McCain-Lieberman Will Be Costly, Energy Department Warns

McCain-Lieberman Will Be Costly, Energy Department Warns
October 1, 2003

James M. Taylor

James M. Taylor is senior fellow for environment and energy policy at The Heartland Institute, and... (read full bio)

The U.S. Department of Energy’s Energy Information Administration (EIA) has released an analysis of the Climate Stewardship Act of 2003, sponsored by Senators John McCain (R-Arizona) and Joseph Lieberman (D-Connecticut).

According to the EIA, the proposed legislation to curtail greenhouse gas emissions would have far-reaching negative effects on the American economy.

By 2025, the average American family can expect to pay $444 more per year for energy as a result of McCain-Lieberman, according to the EIA analysis. The average American will have paid nearly $2,500 to comply with the law, and the nation as a whole will have lost more than $500 billion in gross domestic product, measured in 1996 dollars.

The EIA analysis did offer some hope, however, suggesting McCain-Lieberman and its attendant costs may not be necessary. “The EIA also found that emissions of carbon dioxide per unit of GDP fell by 17.6 percent (from 1990 through 2002),” observed Iain Murray, a senior fellow at the Competitive Enterprise Institute. “Technology has moved to make energy use more efficient, resulting in cleaner energy.”

Compliance with the proposed legislation, modeled closely after the Kyoto Protocol, will stir up a new round of environmental debates, warned the EIA, as nuclear power’s share of the country’s electricity supply would have to rise 50 percent to meet consumer energy demands without an increase in carbon dioxide emissions. Conservation and renewable energy sources will fall far short of meeting America’s energy needs, the report noted.

Confirms Prior Studies

The EIA report confirms the findings of other studies that have concluded curbing carbon dioxide emissions would be economically prohibitive.

According to Wharton Econometric Forecasting Associates (WEFA), implementation of the Kyoto Protocol would cost 2.4 million U.S. jobs and reduce GDP by 3.2 percent--about $300 billion annually.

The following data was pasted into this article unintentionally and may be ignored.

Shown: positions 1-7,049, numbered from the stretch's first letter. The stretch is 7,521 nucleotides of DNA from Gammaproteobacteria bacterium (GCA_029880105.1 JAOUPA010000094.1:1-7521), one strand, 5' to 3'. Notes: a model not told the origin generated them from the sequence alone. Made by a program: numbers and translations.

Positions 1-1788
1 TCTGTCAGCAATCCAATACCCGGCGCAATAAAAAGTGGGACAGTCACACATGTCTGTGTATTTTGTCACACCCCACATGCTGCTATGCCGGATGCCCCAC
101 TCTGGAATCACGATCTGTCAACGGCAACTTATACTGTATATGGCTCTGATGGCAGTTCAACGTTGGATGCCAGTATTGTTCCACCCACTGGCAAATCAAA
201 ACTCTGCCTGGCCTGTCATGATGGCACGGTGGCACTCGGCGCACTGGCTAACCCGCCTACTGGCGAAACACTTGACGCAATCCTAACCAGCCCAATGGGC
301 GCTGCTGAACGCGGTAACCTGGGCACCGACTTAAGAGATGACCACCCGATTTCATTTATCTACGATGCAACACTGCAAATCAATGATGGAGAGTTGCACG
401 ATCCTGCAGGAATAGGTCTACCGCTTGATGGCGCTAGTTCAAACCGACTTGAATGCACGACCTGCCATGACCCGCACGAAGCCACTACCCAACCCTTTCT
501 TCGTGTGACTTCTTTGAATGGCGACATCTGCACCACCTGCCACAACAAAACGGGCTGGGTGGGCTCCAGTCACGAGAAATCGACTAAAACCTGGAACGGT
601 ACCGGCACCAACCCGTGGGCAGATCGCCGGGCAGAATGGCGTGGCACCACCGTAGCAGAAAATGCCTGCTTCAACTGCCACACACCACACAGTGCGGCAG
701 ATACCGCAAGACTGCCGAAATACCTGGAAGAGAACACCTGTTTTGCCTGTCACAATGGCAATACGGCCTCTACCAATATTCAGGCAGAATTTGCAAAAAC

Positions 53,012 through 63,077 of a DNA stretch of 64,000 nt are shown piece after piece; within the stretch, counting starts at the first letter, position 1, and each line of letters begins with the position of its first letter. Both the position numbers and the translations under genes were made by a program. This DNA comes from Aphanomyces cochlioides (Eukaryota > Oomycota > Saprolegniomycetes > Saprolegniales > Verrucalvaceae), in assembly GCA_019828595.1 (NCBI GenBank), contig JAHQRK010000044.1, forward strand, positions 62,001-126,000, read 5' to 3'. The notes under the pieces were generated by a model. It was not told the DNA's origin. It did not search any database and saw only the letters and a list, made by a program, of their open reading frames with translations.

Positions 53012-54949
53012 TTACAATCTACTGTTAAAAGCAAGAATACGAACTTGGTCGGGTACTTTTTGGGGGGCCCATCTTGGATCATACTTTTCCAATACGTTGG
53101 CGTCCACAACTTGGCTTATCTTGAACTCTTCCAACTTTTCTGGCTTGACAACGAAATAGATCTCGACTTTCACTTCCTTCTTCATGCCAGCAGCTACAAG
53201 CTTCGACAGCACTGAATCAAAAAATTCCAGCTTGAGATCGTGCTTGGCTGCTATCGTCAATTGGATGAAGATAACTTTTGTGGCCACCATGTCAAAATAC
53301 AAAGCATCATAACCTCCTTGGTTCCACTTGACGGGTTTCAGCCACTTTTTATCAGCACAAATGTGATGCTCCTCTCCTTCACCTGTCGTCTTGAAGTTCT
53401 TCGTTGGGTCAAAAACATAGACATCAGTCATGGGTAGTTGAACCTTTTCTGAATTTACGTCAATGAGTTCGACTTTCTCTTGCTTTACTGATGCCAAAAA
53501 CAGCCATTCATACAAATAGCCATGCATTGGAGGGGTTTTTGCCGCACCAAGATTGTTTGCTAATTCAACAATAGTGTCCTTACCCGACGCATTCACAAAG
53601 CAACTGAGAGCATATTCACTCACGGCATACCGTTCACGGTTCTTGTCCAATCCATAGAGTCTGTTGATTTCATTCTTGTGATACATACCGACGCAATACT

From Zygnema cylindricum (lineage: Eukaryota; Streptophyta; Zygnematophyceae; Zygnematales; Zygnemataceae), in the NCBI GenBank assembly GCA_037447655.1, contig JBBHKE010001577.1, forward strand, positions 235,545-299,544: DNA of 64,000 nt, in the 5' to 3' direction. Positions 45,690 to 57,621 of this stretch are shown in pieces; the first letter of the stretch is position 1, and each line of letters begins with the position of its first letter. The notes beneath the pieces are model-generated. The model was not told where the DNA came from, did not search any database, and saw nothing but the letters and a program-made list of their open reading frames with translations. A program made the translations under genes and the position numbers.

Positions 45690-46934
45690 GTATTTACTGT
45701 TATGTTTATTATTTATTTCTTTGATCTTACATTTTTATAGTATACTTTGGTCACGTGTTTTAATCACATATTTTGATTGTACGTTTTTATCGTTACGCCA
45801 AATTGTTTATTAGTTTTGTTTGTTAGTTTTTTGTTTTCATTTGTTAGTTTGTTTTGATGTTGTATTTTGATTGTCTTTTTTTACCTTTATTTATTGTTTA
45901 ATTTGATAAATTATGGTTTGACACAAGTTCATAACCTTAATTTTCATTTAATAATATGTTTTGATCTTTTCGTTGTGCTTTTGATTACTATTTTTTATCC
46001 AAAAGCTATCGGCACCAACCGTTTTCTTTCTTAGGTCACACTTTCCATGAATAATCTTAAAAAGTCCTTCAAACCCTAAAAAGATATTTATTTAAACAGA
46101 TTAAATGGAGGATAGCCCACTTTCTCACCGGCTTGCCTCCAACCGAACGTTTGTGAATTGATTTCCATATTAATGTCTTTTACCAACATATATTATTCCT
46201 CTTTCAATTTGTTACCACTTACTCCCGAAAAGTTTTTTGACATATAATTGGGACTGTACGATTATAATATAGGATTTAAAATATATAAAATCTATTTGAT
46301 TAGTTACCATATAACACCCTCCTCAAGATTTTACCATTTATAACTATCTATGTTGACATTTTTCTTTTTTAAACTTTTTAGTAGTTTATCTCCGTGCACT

Moreover, according to WEFA, American consumers would face higher food, medical, and housing costs, and the average household of four would see its real income fall by nearly $3,000 in 2010 and every year thereafter. Energy and electricity prices would nearly double, and gasoline prices would increase by 65 cents per gallon.

The WEFA findings were largely confirmed in a 1998 analysis by the Clinton Energy Information Administration.

Addressing an Uncertain Hypothesis

Assistant Secretary of Commerce James Mahoney told the Senate Commerce Committee more research is needed before Congress imposes carbon dioxide caps similar to those contemplated by McCain-Lieberman. Mahoney told the committee the U.S. currently spends about $3 billion a year on climate change research. Despite that outlay, scientists cannot verify the hypothesis that human activity is causing a long-term warming of the planet.

“The America that Senators McCain and Lieberman want us to live in is a poorer country in every sense of the word,” said Murray. “People will lose thousands of dollars of income they could use to help their households. [They will] travel less, and may even lose their jobs. Environmentalists who think this is a fair price to pay for their unproven theory that global warming will endanger us might also reflect that the EIA estimates that nuclear power generation will increase by 50 percent.

“If current trends persist,” added Murray, “technological progress will have reduced emissions per unit of GDP by 55 percent from 1990 levels by 2025. It might seem wiser to continue along this path, rather than crippling our economy and putting thousands out of work.”


James M. Taylor is managing editor of Environment & Climate News. His email address is taylor@heartland.org.

James M. Taylor

James M. Taylor is senior fellow for environment and energy policy at The Heartland Institute, and... (read full bio)